At the end of the day though, one will wonder if a Core i7-7700HQ configuration is worth getting over the previous Core i7s, and the answer is yes, most of the time. Intel has no real competition when it comes to PC processors, and as a result their updates have been incremental for a while, so no surprise here. The slight bump in processing performance and efficiency is appreciated, but not a deciding factor. What you should consider though is the overall configuration and retail price.

Kaby Lake processors are included in a vast range of products, but the Core i7-7700HQ is mostly reserved for multimedia and gaming notebooks

Kaby Lake processors are included in a vast range of products, but the Core i7-7700HQ is mostly reserved for multimedia and gaming notebooks

As I mentioned earlier, this kind of quad-core processors will make it into a vast range of multimedia and mid-range gaming notebooks, and the launch of a new CPU series spurs a multitude of new models from every big OEM, alongside updates of the older versions. And new models usually translate in improved form-factors, ergonomics and features, thus there’s a big chance you’ll find better value in a Core i7-7700HQ configuration later into 2017, simply because you’ll have more options to choose from. On top of that, you will only find certain configurations built on the newer processor, for instance multimedia notebooks with Nvidia 1050 and 1050 TI graphics, just because these graphics chips were launched at the same time with the Kaby Lake Core HQs.

On the other hand, you shouldn’t totally disconsider the Core i7-6700HQ models, especially the late-2016 versions paired with Nvidia 10th series graphics. You might find these discounted, so keep your eyes peeled.

Bottom point though, the Kaby Lake Core i7-7700HQ is the kind of processor I’ve been expecting from Intel: a little bit faster, a little bit more efficient, but overall mostly on par with the previous generation. The kind of CPU you should definitely consider on a new laptop in 2017, but not a CPU that would require you to upgrade your 2015 or 2016 machine.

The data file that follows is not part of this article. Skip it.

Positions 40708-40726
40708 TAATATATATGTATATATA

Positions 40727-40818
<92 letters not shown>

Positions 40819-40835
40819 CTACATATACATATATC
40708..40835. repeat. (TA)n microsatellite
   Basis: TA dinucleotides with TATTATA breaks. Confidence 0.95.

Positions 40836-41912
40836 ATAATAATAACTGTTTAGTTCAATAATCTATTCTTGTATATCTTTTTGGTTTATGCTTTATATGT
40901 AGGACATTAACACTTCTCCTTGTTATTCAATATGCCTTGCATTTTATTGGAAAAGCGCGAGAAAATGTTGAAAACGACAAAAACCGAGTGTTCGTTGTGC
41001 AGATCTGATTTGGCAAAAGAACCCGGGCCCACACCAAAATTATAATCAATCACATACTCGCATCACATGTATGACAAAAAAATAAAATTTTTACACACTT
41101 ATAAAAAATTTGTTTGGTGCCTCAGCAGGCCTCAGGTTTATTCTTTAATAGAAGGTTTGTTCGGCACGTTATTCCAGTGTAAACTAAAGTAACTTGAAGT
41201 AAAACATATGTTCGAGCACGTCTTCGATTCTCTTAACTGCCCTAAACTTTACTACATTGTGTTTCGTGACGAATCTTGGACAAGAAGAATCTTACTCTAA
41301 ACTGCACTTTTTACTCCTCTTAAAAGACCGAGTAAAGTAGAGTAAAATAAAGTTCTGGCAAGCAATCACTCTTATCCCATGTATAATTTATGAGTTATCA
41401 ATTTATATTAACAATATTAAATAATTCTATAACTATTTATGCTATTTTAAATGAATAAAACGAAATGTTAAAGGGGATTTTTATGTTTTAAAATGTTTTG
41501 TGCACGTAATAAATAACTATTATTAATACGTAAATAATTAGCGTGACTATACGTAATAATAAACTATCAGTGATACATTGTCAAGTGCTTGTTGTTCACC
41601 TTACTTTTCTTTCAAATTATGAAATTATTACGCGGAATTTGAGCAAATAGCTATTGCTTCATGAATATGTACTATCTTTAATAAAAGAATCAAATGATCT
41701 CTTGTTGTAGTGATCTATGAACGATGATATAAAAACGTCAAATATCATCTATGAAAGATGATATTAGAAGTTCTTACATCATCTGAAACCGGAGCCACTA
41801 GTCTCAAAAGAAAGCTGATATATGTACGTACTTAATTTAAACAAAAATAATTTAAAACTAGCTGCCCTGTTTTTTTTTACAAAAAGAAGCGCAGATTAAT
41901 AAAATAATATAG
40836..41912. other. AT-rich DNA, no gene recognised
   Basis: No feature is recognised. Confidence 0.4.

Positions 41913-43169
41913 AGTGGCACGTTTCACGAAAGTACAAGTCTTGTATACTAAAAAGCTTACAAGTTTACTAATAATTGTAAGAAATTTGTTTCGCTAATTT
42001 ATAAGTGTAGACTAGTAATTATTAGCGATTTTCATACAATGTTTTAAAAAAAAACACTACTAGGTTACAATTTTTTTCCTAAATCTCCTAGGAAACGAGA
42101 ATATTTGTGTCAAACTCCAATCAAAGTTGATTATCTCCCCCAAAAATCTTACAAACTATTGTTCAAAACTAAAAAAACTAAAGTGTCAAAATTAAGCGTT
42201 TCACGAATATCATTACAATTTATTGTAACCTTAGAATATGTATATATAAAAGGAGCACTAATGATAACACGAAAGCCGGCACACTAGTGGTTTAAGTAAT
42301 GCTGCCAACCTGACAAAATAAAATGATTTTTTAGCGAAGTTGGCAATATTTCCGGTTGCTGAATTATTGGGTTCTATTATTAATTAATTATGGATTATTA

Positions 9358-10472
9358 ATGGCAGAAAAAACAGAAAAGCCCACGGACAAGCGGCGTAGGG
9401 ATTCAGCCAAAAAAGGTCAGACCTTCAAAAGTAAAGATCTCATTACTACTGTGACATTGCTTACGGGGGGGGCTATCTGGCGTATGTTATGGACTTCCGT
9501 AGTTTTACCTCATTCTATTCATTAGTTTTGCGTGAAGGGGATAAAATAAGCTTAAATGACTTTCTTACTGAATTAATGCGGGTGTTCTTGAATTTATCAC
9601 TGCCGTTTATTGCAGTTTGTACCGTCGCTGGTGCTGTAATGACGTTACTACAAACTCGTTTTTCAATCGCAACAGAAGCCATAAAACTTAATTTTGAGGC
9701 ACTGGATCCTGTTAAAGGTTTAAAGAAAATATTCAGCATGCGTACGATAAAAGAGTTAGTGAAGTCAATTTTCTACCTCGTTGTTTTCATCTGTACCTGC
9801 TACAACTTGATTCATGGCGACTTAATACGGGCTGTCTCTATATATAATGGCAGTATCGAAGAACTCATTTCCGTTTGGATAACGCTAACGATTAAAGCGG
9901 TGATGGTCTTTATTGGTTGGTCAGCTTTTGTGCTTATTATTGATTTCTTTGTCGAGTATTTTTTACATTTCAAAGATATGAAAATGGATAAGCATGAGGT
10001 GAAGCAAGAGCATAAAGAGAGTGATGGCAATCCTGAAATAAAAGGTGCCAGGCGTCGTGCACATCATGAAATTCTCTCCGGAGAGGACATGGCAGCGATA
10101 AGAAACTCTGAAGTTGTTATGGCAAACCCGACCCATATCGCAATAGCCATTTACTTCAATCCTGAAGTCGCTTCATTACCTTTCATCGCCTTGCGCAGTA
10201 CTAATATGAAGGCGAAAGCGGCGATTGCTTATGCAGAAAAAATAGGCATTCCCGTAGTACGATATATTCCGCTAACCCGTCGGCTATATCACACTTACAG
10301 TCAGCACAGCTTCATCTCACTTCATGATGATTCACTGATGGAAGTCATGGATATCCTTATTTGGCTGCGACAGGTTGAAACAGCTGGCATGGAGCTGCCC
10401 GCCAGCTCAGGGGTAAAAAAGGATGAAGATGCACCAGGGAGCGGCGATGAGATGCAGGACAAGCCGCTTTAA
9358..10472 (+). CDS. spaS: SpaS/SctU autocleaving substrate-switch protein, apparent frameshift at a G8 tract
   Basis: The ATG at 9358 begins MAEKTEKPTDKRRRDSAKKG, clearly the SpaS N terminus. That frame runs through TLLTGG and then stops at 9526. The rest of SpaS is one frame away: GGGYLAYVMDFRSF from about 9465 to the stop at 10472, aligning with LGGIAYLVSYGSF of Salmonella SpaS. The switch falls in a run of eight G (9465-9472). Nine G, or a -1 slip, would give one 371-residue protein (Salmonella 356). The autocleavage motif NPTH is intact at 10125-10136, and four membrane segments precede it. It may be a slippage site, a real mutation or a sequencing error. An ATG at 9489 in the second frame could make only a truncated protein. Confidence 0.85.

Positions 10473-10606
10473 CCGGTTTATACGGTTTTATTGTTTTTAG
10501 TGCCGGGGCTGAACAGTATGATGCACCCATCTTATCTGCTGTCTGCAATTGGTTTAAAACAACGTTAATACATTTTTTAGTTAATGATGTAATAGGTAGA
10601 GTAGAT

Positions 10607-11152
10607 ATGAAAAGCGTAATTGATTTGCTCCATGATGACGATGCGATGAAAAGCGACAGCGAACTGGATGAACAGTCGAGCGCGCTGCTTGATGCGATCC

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Article by: Andrei Girbea
Andrei Girbea is a Writer and Editor-in-Chief here at I write about mobile technology, laptops and computers in general. I've been doing it for more than 15 years now. I'm a techie with a Bachelor's in Computer Engineering. I mostly write reviews and thorough guides here on the site, with some occasional columns and first-impression articles.


  1. ascariss

    February 5, 2017 at 2:54 pm

    The i7-7700HQ has the HD630 gpu not HD530 as written

  2. Danny Devereaux

    March 20, 2017 at 12:00 am

    I recently purchased an ASUS ROG STRIX GL702VS-DS74 17.3" with 16 GB DDR4-2400, GTX 1070 w/8 GB GDDR5 running the i7 7700HQ. My question is in regards to RAM. Is the RAM max speed indicative of the manufactured speed rating (DDR4-2400) or the actual (i.e.: DDR4-2400 MHz actual I/O Bus speed 1200 MHz) or is it related to the MT/s rating? Reason asking, is I am looking at going with 2666/2800/3000+ RAM to get the most from my system without over-clocking the RAM but have the option if a game/program does require more speed. Sorry if I have crossed points but I have not found a thread that talks all these points in one review/discussion. Appreciate any clarifications you can provide to keep me from going somewhere I do not need to go in maxing the RAM to 32 GBs.

  3. Bartłomiej

    July 7, 2017 at 2:41 am

    Something is not ok with this line:
    "Geekbench 4 – Single Core 4312 pts 156 fps 166 fps 145 fps"
    Check it.

    • dood

      December 2, 2017 at 6:28 am

      I can't believe this hasn't been fixed